Friday, December 21, 2007


Some time ago when I was ranting about papers, authors and so on I promised a post on open access journals, more specifically PLoS: Public Library of Science. I'll leave the Open Access issue for another day, suffice to say it's something I like very much. Anyway, the PLoS journals have several neat features:
(1) Upon submission of a paper to a PLoS journal each author receives an email from the journal where (in detail) they have to justify why their names are on the paper. Until this process has been completed the paper will not be considered for publication.
(2) If the paper gets published it will contain an account of what each author has contributed to the paper.
This is all about transparency and not getting on the paper for doing routine work or just as a favour to a buddy. Obviously, the system still isn't perfect but it applies some pressure on the authors. It makes them think about the whole process and I bet that it gets rid of most of the crap you get in ordinary journals.
And there's more:
(3) PLoS journals have good to high impact factors. In other words people contribute good work to these journals.
(4) Readers can post comments and questions on the paper and the authors can respond. Just like a blog.
(5) If the authors make an important discovery relating to the paper they can add more data to the original publication. How cool is that? I wish I could do that with some of my publications. The extra data still has to go through peer review which makes it even better.
So why am I not publishing all my papers in open access journals. Well chemistry still hasn't caught up with things in this area. There are things happening but compared to what's going on in biology we have a long way to go. However, this is the way of the future and the journals know it so they will have to adapt. Recently, a bill that required all NIH funded research to be published in open access journals was vetoed at a late stage by President Bush so things are certainly bubbling away in this area.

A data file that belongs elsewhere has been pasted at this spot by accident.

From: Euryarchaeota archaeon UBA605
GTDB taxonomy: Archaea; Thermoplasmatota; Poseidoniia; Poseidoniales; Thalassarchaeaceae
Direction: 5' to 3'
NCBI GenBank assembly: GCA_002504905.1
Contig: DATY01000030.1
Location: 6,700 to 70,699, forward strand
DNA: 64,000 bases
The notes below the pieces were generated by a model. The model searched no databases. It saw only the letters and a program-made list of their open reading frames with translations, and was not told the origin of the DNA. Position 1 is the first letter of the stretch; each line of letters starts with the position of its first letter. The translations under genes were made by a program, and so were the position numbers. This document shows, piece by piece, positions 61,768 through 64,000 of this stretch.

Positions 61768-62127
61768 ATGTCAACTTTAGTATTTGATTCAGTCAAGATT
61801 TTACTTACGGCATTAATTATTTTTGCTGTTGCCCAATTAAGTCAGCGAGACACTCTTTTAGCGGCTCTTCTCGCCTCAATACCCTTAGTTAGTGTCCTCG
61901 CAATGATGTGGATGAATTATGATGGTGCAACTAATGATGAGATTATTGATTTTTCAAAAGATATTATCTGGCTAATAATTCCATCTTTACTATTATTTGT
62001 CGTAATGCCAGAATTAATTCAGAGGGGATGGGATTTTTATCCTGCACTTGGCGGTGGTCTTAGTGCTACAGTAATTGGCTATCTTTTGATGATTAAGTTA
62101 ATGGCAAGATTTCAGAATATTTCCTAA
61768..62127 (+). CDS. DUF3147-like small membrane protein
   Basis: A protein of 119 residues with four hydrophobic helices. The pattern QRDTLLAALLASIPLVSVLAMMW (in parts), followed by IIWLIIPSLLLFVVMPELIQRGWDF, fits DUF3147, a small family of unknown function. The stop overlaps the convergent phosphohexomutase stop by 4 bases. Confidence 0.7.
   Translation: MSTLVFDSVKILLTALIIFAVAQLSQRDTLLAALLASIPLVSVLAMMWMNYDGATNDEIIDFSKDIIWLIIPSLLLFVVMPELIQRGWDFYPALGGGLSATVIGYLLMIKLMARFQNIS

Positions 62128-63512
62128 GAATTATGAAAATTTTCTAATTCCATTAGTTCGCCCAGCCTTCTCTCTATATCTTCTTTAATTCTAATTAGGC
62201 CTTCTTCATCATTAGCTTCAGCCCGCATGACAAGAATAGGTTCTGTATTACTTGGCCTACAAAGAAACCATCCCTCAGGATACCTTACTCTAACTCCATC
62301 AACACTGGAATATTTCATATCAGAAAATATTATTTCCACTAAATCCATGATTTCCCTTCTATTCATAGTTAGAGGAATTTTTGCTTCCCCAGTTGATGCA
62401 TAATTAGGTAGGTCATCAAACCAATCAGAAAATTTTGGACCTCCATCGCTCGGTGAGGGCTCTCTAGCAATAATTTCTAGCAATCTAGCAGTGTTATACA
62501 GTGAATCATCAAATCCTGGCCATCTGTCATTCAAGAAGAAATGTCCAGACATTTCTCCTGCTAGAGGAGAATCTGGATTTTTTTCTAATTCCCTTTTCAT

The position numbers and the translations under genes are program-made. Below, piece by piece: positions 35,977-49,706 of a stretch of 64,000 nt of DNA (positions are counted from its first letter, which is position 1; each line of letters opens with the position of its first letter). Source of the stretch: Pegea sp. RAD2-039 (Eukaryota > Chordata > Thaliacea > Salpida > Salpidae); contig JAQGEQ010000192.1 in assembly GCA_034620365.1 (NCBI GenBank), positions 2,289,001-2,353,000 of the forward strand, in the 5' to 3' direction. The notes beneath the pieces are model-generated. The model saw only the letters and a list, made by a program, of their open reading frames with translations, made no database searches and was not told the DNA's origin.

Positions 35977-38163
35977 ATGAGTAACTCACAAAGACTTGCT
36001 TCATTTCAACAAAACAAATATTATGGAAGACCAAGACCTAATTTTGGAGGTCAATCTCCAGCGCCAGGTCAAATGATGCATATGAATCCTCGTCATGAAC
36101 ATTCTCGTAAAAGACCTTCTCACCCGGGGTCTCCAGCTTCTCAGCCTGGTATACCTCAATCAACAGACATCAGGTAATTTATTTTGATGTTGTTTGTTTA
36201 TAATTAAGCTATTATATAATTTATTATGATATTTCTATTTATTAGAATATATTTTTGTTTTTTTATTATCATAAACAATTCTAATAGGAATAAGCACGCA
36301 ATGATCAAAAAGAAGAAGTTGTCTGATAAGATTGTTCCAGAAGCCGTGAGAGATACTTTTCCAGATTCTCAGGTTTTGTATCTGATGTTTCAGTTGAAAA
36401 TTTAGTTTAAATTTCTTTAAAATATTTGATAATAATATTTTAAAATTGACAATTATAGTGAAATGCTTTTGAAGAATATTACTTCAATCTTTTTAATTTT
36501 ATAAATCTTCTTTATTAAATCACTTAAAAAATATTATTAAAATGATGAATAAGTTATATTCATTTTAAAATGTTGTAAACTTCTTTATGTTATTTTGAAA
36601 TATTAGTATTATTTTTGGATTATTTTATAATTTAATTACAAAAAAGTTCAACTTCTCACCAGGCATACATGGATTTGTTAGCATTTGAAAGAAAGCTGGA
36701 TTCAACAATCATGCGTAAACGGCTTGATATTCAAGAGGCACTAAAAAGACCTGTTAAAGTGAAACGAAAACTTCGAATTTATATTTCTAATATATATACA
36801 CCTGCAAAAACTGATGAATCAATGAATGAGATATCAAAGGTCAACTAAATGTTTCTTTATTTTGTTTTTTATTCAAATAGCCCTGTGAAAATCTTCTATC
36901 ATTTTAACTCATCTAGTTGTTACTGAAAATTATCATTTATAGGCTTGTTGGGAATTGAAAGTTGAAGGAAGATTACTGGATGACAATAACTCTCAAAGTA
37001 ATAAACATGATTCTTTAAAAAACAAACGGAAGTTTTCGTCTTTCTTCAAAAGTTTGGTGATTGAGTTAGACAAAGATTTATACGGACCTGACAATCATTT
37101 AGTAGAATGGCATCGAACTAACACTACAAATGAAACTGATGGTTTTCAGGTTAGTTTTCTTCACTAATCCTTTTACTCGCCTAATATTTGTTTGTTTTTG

Merry Christmas and Happy New Year people. No more posting this year. See you in 2008 and thanks for all the interesting and very encouraging emails. D!


HenrikT. Simonsen said...

Have you checked: - there is a analytical chemistry journal
But I aggre open access is here to stay, and that PLoS is one of the major players.

Daniel Sejer said...

Hi Henrik, No I haven't looked at those journals but I'll have a look. Thanks for the tip. The big question is what are the traditional journals going to do to stay alive. Some open access journals charge a fee if your paper gets accepted but in my opinion this is even worse than the current situation as it will prevent scientist from financially less endowed institutions from publishing in those journals. I have just paid 176 US$ for getting a paper accepted in a low impact journal. I'm not sure if it was worth it. D!